We’re now responsible for about half of all new childminders in the country. In the last six months we’ve recruited 363 childminders. Ofsted brought on 530 childminders. So we’re at about 40 per cent of the total and I’m sure this year we will recruit more than half of all new childminders.

We have tons of data on our childminders. We get them licensed and registered. We do all the checks and once they’re up and running we deal with everything from payments to contracts, all the parent communication, integrating different government payment schemes. We do their taxes for them.

Who sets their rates and do they pay a subscription to be a Tiney childminder?

We help childminders to set the rates. We use data through our tech. We say “look in your postcode – this is what local nurseries are charging”. We give them that information to help them set the rates. What we’ve seen is a lot of childminders undercharge and not do inflationary increases each year. What we do is, every year say “look, inflation was X, the local nursery went up by Y, you might want to think about raising your rates to try to ensure you’re charging the market rate”, but it’s up to them what they charge. All the funding comes through Tiney, so we deal with all the payments and we collect the money: they have a Tiney bank account and we take a percentage from it. We’ve set up like that rather than a subscription fee because the more successful they are the more successful we are.

What’s your reaction to proposals – for more flexibility for agencies and changes to childminder payment arrangements – in the government consultation on boosting childminding?

This consultation gives a platform for those with first-hand experience to shed light on what is and isn’t working. We’ve heard loud and clear from our community, for example, that the option to be paid monthly by their local authority for funded hours places is an absolute must. We’ve consistently recruited in strong numbers at Tiney, so we know that there’s an extraordinary appetite for childminding careers and we welcome all administrative changes that make it easier for newcomers to join the sector. But we also know that many new recruits want the kind of support that only a CMA can offer. Addressing the regulatory inequalities that exist between agency and Ofsted-registered childminders, like removing the regulatory tax burden faced by agency-registered childminders, would help to grow workforce numbers.

Communication delays and poor planning have plagued the government’s flagship policy. Policymakers must act swiftly once this consultation closes in order to open the door to new recruits and give clarity to the childminders who want this expansion to work just as much as parents do.

Could a change of government shift emphasis? What policies would you like a new government to adopt to narrow the attainment gap at reception age?

The government and the opposition are focused on more parents and children having access to high-quality early years education, which is great. That’s a real positive. It does, however, feel like this policy is almost half done. It’s not focused on the supply problems, which is a bit short-sighted.

Our childminders are full but now there’s going to be more parental demand. It doesn’t feel like there’s any real strategy or thought process on how to deal with that. What we’ve seen from the government is almost throwing things at the wall, which, in the most part, I don’t think will have much of an impact.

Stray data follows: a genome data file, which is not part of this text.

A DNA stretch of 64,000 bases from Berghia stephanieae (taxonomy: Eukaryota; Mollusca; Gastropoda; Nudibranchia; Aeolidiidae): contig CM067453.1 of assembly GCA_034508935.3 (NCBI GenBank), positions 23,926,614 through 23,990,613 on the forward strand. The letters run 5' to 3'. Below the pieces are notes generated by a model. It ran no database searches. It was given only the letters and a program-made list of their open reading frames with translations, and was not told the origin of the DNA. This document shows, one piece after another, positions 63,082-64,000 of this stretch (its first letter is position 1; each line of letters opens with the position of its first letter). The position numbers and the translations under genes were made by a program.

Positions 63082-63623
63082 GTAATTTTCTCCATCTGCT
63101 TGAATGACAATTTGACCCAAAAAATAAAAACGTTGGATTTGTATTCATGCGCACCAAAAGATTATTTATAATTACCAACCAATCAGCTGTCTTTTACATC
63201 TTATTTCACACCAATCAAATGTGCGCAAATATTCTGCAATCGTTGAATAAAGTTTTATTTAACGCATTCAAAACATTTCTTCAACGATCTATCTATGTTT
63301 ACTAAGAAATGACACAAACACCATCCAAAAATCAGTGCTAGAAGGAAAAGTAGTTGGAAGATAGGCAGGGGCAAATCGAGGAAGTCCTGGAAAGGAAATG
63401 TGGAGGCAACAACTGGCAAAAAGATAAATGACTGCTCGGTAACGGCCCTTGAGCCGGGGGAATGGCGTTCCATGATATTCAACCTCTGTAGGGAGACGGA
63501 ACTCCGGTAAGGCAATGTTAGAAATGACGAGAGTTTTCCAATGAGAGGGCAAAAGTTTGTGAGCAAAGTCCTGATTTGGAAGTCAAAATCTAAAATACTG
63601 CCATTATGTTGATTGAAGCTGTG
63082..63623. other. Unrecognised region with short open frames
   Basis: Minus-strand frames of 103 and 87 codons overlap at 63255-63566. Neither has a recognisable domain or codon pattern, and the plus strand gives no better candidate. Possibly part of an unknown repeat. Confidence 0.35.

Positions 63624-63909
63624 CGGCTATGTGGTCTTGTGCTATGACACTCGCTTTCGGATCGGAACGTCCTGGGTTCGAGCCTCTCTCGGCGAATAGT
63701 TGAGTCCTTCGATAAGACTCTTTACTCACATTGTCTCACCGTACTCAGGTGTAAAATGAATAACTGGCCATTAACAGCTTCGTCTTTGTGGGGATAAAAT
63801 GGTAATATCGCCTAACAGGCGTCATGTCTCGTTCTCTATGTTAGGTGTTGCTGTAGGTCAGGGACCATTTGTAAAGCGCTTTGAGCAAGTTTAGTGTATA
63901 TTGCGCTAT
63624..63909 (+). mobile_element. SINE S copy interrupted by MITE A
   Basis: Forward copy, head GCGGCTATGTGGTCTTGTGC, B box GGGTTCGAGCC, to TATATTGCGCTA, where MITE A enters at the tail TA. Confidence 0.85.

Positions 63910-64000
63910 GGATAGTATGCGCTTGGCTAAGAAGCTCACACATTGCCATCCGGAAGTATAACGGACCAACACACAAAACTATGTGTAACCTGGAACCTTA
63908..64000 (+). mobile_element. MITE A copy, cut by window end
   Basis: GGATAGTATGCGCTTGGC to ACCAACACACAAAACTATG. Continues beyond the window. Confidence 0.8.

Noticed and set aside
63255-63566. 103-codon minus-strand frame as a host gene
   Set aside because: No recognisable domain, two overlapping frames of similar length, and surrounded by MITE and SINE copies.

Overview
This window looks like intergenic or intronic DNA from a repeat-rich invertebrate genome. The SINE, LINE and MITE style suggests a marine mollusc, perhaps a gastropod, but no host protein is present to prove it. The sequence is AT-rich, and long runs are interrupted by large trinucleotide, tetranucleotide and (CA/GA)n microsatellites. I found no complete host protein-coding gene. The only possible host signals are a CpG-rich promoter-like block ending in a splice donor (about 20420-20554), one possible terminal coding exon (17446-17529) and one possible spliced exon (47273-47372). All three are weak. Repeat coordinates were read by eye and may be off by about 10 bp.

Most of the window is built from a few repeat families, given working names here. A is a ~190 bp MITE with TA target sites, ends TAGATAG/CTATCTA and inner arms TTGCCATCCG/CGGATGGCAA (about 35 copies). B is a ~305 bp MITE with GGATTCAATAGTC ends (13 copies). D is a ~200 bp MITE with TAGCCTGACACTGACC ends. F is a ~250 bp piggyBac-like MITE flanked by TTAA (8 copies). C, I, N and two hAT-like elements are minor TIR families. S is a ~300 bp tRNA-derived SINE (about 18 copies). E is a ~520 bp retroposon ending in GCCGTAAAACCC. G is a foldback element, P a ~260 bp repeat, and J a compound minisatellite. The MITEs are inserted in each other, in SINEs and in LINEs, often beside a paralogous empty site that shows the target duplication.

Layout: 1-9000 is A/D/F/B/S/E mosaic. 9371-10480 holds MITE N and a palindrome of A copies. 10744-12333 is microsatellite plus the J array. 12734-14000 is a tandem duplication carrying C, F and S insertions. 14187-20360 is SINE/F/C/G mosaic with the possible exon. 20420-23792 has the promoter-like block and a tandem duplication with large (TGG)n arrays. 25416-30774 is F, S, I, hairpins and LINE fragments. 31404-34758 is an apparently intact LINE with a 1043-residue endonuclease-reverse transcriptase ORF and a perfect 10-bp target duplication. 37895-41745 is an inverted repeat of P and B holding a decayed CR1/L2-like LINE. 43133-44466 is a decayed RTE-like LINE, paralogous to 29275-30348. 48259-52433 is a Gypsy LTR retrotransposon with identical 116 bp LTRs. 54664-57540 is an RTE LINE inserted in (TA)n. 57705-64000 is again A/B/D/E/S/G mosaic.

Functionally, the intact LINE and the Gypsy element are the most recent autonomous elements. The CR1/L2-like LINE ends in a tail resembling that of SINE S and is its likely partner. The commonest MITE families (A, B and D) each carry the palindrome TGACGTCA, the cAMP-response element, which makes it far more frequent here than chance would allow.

I don’t think a marketing campaign that they’re spending millions on will make much of an impact. I saw in teaching over 20 years, these marketing campaigns…for the most part don’t change anything. It’s not the best use of money.

What would help childminder agencies become more competitive?

This year we’re planning to recruit more than a thousand childminders and I think we’ve seen the system can work in places like the Netherlands where there are 200 agencies. There should be a hundred-plus childminder agencies in the UK. The reason it’s not where it should be is very simple – the regulatory burden. It costs us about £1,000 a year to regulate a childminder. Most of the regulation is a good thing; I’m not against this regulation. If someone is registered with Ofsted that’s all subsidised by the government.

We know what every one of our childminders is doing every day. It seems much better to regulate agencies than childminders. I think you would get lots of new childminders by doing that.

Can childminders help narrow the attainment gap?

Teaching in low-income schools like TeachFirst did we saw as a fantastic leadership opportunity. You’re leading children in a way that very few jobs can. I see childminding in the same way. If you’re a childminder for a child for two years, you have been with that child probably half of their life. You have had a bigger influence on that child than anyone except their guardians at home – you’re setting that child up for life. We know that this is the time that the brain is really developing. There’s very few people that have as much influence on someone’s life as a childminder – and that’s an incredible opportunity.

Brett Wigdortz - CV

  • Dec 2018 – present: Co-founder chief executive, Tiney

  • 2002 – Oct 2017: Founder and chief executive, Teach First

  • Jan 2018 – present: Non-executive director, Bite Back 2030

  • July 2018 – July 2023: Chair, National Citizen Service

  • 2007 – 2019: Co-founder, Teach For All

  • 2000 – 2002: Associate, McKinsey & Company

  • 1998 – 2000: Programme officer, Asia Society